The Open School of Tropical Animal

Science and Production


   5/28/2024 3:40:01 PM






The establishment of captive breeding centres where young adult male and female animals will be housed, is the recommendation of choice , for several reasons. This was recommended by Hislop (1989), eleven years ago!!! Firstly, this would lend itself to intensive production. Secondly the centres will provide protection and a healthy environment for reproduction. "Predictable reproduction models will allow correct charting and knowledge of the animal's cycle."



Because the centres could be housed at stations that are already established and associated with the conservation, protection and reproduction of wildlife, such as the Emperor Valley Zoo and the OTF-APL [ in Trinidad and Tobago], trained staff could be available to address medical and behavioural concerns. This is the role of conservation that zoos could take. These centres will also act as relief centres for orphaned and traumatised animals, so rehabilitation and restoration of the animals can be handled in a proper manner with security measures already in existence. This type of facility will ensure that the threat of human compromise is avoided through the existing security measures at the Zoo.


Additionally private persons and farmers could be encouraged to produce and manage the wildlife commercially, thereby decreasing the dependence on the wild. Some farmers are already doing so. The establishment of the first captive breeding centre could be constructed under the umbrella of The OTF-APL and a Zoo. This could become the blueprint for the other centres throughout the country where State institutions exist. This will provide the animals with professional health care by trained staff and security from attack by hunters through the security mechanisms, already established at the Zoo.



Captive breed stock will prevent the possible extinction of the indigenous animal wildlife species. In Trinidad and Tobago these animals include the Agouti (Dasyprocta leporina), Lappe (Agouti paca), Cocrico (Ortatis ruficauda) and the Deer (Mazama americana). But in Guyana on the South American mainland these animals are plentiful. In the other islands of the Caribbean other useful species include the Mountain chicken (Leptodactylus fallax) in Dominica; the Jamaican Rock Iguana (Cyclura collie) and the Bahamian and Jamaican Hutia (Geocapromys brownii) in Jamaica. These latter two are on the world list of endangered species.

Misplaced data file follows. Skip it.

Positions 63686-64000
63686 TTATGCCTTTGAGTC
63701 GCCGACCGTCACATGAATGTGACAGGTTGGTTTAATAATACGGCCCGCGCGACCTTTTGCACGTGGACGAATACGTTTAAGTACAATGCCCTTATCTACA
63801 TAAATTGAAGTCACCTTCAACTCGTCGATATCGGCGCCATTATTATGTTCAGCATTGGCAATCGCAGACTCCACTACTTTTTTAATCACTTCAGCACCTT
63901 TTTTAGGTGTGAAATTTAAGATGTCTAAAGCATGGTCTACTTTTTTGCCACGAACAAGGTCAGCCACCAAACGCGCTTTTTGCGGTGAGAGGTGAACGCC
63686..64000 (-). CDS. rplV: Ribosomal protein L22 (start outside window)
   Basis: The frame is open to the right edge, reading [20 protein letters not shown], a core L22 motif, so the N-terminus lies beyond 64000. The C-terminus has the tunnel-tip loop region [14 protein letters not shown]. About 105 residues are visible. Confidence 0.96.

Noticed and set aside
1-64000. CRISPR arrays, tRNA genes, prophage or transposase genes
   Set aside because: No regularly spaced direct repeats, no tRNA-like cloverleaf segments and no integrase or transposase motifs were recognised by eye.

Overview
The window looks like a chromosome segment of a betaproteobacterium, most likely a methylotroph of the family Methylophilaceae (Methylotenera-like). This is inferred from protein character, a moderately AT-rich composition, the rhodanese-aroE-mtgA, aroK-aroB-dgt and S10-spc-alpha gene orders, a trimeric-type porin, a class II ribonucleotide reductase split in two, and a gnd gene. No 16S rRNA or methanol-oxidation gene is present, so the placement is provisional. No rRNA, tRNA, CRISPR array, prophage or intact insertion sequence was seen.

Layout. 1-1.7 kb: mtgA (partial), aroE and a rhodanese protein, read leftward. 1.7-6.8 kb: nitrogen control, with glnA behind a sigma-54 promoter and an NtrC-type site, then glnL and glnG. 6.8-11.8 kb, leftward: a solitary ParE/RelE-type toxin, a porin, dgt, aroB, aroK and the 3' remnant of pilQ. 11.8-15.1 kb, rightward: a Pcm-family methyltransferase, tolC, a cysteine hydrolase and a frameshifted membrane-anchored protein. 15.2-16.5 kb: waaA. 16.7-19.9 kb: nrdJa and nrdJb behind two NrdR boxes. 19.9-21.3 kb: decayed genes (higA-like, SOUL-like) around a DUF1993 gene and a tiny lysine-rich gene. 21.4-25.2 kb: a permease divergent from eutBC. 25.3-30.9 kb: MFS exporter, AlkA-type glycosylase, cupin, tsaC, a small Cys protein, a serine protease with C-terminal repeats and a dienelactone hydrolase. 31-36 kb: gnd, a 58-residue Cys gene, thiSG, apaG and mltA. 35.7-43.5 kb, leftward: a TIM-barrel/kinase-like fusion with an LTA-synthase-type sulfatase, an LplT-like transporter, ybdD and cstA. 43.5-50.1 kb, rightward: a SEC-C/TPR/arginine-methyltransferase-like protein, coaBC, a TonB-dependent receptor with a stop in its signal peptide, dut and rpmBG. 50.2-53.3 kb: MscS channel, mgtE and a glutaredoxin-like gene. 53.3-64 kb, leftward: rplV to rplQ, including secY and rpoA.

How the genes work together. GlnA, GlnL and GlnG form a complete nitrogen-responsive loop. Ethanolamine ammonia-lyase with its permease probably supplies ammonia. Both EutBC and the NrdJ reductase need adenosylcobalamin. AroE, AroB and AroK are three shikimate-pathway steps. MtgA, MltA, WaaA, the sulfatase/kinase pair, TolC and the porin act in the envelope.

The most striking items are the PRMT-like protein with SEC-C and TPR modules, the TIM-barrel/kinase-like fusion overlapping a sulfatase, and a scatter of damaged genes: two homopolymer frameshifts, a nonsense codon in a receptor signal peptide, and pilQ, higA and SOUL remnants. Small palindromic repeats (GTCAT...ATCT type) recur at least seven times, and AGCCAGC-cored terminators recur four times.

Wildlife farming could also ensure that there will be a gene pool in the wild for future work in the improvement of the captive reared wildlife stock. It was concluded that, wildlife farming had a multi-purpose role to play in Trinidad and Tobago and should be encouraged.

The above recommendations are in agreement with the general recommendations of Cross (2001). The above recommendations, however, gives some focus for the actions required as follows:


Education and Awareness- immediate action to develop modules on Zoos and Wildlife in the Primary and Secondary School Curriculum, and University Level Wildlife and Environmental Education strongly linked to Agriculture and Industry;



Information and Research- the immediate action being suggested here is Neo-tropical wildlife biology and Production oriented research strongly linked to ex-situ conservation initiatives.



Cross (2001) further identified the responsibilities of the primary agencies managing and conserving biodiversity in Trinidad and Tobago. What is most interesting is that only the Emperor Valley Zoo ahs the responsibility for ex situ animal wildlife conservation. This is an excellent little Zoo by world standards, but what is immediately required to sustain this is to ensure that the staff therein are well trained in Neo-tropical Wildlife, Production and Management. At present, no-one there has had any formal training in this area. All the training is based on experiences on the job and short term training at other zoos. The staff there is excellent and measures are needed to be put in place for their empowerment and professional development to ensure the sustainability of this Zoo.




Dr. Gary W. Garcia, Ph.D.,

Department of Food Production, Faculty of Science and Agriculture,

The University of the West Indies, St. Augustine.